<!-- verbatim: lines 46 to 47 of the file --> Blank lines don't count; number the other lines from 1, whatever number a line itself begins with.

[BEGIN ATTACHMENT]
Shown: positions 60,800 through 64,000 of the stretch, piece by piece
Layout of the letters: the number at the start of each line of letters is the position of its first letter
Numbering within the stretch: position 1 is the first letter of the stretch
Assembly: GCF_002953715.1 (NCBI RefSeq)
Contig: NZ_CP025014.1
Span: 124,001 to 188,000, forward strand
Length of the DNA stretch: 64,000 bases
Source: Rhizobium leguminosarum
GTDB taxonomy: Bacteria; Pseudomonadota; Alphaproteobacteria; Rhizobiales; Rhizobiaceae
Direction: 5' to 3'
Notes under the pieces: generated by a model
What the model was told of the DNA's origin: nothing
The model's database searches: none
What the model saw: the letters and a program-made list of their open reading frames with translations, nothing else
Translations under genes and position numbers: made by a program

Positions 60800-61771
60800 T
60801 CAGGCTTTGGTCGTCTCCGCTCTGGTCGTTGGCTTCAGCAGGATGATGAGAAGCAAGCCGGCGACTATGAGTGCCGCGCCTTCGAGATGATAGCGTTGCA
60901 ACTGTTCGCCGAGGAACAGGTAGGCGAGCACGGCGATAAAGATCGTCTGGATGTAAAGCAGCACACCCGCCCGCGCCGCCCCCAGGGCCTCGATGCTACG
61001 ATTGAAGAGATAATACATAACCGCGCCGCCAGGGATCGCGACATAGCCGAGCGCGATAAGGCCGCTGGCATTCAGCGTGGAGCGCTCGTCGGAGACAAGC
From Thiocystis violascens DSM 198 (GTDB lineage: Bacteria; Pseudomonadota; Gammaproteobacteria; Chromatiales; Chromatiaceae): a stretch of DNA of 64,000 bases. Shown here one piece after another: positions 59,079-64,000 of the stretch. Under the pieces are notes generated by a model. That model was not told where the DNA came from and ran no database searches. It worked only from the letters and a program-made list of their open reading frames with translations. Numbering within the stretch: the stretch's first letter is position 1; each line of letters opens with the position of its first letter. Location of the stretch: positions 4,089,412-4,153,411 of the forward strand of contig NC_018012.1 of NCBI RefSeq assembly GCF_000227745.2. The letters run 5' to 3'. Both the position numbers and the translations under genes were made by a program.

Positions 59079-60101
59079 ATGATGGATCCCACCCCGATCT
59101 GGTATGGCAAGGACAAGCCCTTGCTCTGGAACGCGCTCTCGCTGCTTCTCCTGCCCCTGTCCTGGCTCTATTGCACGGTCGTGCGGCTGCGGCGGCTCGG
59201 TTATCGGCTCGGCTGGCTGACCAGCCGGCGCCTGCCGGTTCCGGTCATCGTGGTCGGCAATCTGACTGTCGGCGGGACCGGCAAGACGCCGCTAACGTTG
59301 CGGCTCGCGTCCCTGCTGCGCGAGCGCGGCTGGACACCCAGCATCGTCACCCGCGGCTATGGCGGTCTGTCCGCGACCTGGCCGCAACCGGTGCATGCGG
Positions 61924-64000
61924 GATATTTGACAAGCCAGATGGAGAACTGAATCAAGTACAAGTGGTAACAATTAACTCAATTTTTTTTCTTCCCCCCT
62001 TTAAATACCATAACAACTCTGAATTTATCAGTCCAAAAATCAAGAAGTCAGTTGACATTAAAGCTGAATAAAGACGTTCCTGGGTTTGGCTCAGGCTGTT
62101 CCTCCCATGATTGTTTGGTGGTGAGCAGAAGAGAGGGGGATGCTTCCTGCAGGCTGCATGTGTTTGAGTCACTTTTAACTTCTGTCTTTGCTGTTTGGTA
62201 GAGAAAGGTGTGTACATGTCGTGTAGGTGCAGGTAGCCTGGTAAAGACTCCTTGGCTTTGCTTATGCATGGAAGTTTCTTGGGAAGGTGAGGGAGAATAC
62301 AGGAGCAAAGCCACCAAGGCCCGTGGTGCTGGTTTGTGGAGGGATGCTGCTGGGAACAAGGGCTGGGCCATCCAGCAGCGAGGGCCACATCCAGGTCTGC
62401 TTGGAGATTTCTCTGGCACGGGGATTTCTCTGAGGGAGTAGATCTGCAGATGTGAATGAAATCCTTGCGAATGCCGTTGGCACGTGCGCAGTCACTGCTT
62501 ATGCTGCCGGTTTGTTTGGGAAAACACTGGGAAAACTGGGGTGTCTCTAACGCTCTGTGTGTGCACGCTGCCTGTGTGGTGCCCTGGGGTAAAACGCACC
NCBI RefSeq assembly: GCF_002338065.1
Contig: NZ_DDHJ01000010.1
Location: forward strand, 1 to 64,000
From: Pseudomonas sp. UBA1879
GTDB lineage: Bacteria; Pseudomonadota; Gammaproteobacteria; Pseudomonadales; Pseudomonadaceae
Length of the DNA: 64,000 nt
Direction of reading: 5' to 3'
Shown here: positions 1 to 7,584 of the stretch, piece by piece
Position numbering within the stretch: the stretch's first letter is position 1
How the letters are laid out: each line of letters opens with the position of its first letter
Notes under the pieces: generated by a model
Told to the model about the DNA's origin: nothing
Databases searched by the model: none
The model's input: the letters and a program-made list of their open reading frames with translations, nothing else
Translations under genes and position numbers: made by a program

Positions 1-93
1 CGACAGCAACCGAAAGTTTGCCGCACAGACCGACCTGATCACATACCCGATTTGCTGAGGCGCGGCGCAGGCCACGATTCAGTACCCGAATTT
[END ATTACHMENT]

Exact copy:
Told to the model about the DNA's origin: nothing
Databases searched by the model: none